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Web site identity crises: When a business advertises more than One specialty.
September 20th, 2013
Many are the companies, today, that have more than one specialty. This is both common and an excellent way to expand revenue to the enterprise.
However, there is one, common mistake made on the web by many that ends up costing them a lot of money in lost sales - And the thing is, the owners will never see those customers in the first place:
Having all the businesses on a single web page.
In my business, the most common example of this is an ISP who is also a computer store (or networking experts or web developers and so on).
Why is this a mistake, you ask ? When in a competitive industry, where pricing tends to be very similar amongst competitors (Free Market 101) the impression given is that the business is a "Jack of all trades" - While this, in practicality, is not necessarily a bad thing, the effect on the customers' thought process is this:
"Why would I go with someone who does many things at the same time, when I can go with someone who specializes in the service I am looking for - and the price is the same ?"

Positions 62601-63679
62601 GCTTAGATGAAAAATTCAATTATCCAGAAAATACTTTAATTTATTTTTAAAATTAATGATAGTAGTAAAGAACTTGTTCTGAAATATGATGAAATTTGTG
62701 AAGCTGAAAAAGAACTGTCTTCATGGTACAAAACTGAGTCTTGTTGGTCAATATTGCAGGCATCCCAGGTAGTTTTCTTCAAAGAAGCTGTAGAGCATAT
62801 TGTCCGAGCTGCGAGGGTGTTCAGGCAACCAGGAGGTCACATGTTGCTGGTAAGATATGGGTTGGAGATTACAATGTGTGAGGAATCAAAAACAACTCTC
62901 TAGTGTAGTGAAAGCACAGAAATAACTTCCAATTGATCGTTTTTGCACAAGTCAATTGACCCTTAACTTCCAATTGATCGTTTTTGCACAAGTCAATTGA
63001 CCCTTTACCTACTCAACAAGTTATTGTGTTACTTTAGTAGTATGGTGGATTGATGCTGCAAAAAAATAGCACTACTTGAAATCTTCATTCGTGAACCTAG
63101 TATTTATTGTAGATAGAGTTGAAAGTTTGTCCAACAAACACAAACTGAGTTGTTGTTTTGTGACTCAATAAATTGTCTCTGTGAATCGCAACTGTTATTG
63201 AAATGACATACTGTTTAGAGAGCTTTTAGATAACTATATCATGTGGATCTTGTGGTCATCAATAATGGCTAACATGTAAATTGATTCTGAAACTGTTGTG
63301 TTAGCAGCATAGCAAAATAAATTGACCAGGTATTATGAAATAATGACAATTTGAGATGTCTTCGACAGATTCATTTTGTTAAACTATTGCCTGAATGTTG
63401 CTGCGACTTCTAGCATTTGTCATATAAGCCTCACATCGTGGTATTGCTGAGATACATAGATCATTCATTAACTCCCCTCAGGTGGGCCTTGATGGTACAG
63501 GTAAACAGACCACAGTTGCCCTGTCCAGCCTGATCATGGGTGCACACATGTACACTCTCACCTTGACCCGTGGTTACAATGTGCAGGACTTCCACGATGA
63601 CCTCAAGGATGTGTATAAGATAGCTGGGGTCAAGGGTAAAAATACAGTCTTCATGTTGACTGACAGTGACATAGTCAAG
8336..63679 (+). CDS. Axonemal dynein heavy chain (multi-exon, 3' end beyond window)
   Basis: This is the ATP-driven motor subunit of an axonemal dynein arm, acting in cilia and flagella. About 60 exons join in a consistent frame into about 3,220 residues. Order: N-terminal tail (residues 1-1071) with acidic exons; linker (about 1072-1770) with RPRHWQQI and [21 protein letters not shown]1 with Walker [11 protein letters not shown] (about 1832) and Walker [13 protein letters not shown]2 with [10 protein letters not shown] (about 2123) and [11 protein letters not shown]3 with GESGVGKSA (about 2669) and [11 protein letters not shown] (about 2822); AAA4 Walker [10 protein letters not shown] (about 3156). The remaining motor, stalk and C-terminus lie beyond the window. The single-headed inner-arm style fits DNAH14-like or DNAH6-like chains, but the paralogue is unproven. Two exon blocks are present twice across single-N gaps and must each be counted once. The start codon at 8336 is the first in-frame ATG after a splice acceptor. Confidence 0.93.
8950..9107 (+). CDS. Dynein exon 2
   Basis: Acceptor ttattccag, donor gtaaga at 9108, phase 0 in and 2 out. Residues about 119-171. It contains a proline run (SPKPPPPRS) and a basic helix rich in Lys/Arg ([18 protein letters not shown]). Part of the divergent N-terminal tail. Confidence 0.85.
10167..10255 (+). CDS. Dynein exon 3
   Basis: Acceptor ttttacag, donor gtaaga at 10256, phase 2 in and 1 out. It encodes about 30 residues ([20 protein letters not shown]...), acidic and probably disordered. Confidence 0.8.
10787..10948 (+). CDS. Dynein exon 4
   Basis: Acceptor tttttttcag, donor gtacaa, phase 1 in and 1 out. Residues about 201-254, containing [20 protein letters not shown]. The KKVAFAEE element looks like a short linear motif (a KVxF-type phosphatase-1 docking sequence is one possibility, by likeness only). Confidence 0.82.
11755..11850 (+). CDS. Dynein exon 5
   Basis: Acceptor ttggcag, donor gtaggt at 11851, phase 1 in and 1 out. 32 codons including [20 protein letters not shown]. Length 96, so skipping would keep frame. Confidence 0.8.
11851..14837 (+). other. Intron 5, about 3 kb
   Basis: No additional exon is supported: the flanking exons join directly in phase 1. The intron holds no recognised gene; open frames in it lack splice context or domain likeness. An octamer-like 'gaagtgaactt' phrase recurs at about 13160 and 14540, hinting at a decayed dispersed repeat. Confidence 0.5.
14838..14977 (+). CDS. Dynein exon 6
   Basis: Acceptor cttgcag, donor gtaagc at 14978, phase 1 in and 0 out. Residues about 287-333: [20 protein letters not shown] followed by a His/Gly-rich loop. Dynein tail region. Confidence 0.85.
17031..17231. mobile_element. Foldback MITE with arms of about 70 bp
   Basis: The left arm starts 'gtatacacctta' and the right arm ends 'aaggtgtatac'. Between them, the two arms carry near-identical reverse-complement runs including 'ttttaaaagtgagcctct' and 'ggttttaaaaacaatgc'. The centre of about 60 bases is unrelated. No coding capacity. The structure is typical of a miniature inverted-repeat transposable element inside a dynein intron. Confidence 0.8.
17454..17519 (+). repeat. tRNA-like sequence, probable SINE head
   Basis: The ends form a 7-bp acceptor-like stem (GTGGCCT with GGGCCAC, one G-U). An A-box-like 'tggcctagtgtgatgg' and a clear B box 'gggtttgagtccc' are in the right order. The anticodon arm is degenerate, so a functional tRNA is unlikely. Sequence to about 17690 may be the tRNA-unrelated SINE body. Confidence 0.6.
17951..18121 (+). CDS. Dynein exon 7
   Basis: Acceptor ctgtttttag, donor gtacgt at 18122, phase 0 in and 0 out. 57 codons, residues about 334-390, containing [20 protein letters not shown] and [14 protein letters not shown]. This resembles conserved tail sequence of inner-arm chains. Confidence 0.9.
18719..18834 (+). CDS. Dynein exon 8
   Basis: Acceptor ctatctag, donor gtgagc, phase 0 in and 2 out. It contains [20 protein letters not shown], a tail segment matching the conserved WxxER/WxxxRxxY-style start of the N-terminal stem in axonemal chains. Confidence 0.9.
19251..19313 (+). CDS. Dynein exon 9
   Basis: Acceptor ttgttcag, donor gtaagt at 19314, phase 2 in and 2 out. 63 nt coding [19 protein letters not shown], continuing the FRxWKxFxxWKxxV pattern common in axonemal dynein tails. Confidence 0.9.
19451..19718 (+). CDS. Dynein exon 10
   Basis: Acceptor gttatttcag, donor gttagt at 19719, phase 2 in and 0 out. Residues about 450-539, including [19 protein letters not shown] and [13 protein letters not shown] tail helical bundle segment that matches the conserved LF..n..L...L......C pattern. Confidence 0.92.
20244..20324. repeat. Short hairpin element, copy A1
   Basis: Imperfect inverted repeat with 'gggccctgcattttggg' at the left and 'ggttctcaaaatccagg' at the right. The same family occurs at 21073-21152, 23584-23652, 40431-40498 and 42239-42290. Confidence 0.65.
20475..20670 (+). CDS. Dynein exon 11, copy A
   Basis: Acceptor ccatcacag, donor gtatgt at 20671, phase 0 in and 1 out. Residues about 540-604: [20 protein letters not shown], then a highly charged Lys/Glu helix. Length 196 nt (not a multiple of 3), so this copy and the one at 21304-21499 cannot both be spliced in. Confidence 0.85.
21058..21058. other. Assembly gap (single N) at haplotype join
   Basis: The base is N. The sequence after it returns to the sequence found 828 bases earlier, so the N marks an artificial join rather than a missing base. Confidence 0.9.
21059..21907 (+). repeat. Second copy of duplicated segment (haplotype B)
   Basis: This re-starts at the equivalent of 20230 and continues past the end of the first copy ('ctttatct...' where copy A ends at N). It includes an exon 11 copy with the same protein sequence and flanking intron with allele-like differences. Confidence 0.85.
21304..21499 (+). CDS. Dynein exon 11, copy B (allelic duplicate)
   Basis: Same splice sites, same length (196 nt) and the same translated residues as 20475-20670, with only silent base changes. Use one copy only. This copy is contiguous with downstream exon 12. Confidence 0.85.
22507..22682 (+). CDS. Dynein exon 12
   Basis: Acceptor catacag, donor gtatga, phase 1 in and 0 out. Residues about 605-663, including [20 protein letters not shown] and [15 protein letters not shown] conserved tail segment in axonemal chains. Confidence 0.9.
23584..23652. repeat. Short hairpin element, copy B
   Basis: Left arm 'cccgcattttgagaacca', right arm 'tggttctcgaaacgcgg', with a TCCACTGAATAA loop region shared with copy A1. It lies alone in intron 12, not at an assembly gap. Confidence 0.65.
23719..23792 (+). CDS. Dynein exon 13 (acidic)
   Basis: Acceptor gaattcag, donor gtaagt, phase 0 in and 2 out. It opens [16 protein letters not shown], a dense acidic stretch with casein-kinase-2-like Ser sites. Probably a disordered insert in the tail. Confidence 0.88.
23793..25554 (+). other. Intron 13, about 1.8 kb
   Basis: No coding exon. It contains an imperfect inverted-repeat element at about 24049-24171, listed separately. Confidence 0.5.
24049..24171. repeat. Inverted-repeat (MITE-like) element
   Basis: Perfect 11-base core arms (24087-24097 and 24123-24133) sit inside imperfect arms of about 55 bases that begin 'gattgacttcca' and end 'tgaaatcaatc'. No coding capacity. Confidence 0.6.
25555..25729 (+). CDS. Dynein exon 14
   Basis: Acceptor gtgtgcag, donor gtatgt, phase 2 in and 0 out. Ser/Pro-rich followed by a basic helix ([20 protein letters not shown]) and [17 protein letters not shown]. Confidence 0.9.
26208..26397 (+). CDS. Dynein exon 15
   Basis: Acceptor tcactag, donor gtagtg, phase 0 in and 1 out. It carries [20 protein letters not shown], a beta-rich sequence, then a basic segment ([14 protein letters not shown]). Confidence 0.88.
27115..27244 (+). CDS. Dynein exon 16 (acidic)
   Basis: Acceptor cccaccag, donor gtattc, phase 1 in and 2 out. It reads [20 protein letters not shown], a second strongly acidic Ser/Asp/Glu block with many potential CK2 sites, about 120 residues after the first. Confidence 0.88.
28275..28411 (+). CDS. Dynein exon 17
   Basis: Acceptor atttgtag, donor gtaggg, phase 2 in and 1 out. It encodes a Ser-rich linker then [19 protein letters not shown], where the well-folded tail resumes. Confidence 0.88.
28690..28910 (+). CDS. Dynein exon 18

The solution ?
Different websites for your different businesses.
Web space is inexpensive. Domains are inexpensive. Hosting is inexpensive. There is no reason not to have separate presences for each business.
Now, if an ISP also happens to sell modems and routers - that's one thing; Having a page on the main business site that sells gear directly related to the service being offered is one thing. Having an entire site where Internet services are being offered alongside laser printers, mouse pads and graphics cards - That's "Jack of all trades, master of none" territory.
One must remember, especially in fields such as Internet provision - or really, anything IT related, that to the general, non-IT public, computers and related services can be complex, confusing and even frustrating - If you've ever worked in technical support for an ISP (and I have), you'll know just how true this is. Given this, you want to inspire confidence in the customer that you know exactly what they need, that you have not only the skills and abilities to provide them, but that you also have the time and focus to do so.
A customer who looks at an ISP who is also a retail computer store may end up thinking that if they call for technical support, they'll have to wait on hold while you're serving a customer or doing an inventory count. Never mind that this may not be true - that your ISP operations may well be in a completely separate building with its own, dedicated, staff, the impression being given from a website that intermingles both is that your attention and efforts are divided amongst several things.
It is important to remember one of the most important rules of advertising (and your website is advertising):